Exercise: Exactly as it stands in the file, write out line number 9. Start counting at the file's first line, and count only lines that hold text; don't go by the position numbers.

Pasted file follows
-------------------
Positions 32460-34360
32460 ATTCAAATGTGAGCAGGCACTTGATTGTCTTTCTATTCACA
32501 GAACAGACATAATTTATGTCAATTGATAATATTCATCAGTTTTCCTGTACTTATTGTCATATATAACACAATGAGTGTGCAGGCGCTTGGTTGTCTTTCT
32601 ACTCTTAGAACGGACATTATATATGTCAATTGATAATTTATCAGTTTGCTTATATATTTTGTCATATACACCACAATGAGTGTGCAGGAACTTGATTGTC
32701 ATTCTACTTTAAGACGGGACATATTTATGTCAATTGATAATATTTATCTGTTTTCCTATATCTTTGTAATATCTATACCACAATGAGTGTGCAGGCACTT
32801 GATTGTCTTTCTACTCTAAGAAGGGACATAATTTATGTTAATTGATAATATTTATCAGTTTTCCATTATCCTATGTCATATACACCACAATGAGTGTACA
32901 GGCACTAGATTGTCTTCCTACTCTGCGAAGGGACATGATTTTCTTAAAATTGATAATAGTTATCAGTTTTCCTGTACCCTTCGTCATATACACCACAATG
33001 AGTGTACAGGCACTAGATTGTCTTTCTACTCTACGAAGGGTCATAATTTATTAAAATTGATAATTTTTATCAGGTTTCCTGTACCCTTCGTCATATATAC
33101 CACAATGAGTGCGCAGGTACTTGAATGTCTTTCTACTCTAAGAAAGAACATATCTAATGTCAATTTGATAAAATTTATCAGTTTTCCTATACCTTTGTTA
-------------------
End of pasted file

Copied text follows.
33101 CACAATGAGTGCGCAGGTACTTGAATGTCTTTCTACTCTAAGAAAGAACATATCTAATGTCAATTTGATAAAATTTATCAGTTTTCCTATACCTTTGTTA